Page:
Purification and characterization of conotoxins from C. asiaticus, C. australis and C. longurionis
10th IST Asia Pacific Conference on Animal, Plant and Microbial Toxins edition:10 location:Changsha date:14-18 july 2006
Cone snails (genus Conus) are marine species that evolved as specialized predators by developing the most sophisticated peptide chemistry and neuropharmacology in their venom. These venom peptides, called neurotoxins or conotoxins are generally small cysteine-rich peptides with the unique feature to be highly selective and potent ligands for a wide range of ion channels and receptors. Consequently, they are recognized as lead compounds in the quest for new therapeutics in diseases such as Parkinson’s disease, Alzheimer’s disease, pain and many other neurological disorders.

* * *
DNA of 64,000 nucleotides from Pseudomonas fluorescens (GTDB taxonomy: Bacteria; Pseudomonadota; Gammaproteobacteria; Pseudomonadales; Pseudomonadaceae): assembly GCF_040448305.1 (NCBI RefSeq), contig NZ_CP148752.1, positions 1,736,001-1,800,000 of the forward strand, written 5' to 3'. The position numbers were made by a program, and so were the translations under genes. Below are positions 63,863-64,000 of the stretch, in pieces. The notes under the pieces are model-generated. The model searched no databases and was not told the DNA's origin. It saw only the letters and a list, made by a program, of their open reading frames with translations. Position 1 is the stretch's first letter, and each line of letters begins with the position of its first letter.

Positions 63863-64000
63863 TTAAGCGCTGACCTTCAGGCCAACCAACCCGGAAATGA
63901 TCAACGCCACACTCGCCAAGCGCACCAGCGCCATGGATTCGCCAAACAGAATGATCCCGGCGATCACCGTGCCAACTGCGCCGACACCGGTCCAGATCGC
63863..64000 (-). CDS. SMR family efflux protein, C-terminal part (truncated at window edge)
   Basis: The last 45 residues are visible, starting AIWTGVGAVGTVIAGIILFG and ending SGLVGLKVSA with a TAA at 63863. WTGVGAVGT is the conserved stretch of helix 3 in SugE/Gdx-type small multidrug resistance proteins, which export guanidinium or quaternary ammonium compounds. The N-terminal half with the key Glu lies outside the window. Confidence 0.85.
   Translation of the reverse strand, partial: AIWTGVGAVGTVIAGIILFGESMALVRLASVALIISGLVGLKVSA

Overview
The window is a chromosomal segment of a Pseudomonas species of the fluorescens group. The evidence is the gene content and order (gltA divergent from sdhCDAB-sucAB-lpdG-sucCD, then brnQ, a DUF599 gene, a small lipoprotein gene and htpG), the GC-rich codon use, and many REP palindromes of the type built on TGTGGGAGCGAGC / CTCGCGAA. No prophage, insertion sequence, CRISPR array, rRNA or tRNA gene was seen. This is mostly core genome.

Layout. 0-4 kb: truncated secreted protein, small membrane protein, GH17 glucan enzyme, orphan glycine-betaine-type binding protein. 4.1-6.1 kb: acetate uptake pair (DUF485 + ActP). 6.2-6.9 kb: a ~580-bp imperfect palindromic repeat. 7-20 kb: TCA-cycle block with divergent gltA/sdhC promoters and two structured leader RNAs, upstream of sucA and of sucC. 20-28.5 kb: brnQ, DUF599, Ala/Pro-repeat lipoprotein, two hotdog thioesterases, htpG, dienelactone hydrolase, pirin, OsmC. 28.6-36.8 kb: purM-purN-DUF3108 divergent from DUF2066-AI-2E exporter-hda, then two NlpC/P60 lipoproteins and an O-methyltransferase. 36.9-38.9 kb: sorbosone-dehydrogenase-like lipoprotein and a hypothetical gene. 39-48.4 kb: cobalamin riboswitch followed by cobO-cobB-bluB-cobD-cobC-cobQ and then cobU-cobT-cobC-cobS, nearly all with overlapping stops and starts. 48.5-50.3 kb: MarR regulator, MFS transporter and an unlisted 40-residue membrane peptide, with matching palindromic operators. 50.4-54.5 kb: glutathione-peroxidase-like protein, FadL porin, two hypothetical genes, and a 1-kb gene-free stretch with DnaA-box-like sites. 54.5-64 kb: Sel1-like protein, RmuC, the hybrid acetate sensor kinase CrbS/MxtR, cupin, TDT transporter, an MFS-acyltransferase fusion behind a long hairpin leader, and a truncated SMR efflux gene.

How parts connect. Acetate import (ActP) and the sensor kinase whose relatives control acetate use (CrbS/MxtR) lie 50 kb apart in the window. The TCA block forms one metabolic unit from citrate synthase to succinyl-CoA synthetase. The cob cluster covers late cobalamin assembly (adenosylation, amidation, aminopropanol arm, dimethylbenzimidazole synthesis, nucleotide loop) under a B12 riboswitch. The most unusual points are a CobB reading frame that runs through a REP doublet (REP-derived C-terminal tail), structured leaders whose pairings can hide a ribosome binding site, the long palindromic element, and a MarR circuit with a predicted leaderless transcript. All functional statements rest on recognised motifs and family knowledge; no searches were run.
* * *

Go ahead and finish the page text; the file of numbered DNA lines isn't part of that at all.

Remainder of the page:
Here, we present the purification and characterization of several novel conotoxins from three cone snail species: C. asiaticus, C. australis and C. longurionis. From the venom of C. asiaticus, we isolated a conotoxin with framework III (CC-C-C-CC) and a molecular mass of 1702.04 Da. Another peptide from this species can be classified in framework XIV (C-C-C-C) with a molecular mass of 1699.93 Da. Concerning the venom of C. australis, we purified an α-conotoxin belonging to a new subclass of this family. The molecular mass of the peptide, having the typical CC-C-C framework, is 1762.06 Da. From the third cone snail species, C. longurionis, we purified two peptides, classified in the O-superfamily of conotoxins, having a molecular mass of 2589.00 Da and 2781.13 Da respectively. The revelation of their pharmacological targets includes screening on neuronal and muscle subtype nicotinic acetylcholine receptors as well as voltage-gated ion channels (NaV, KV) using heterologous expression in an electrophysiological bio-assay.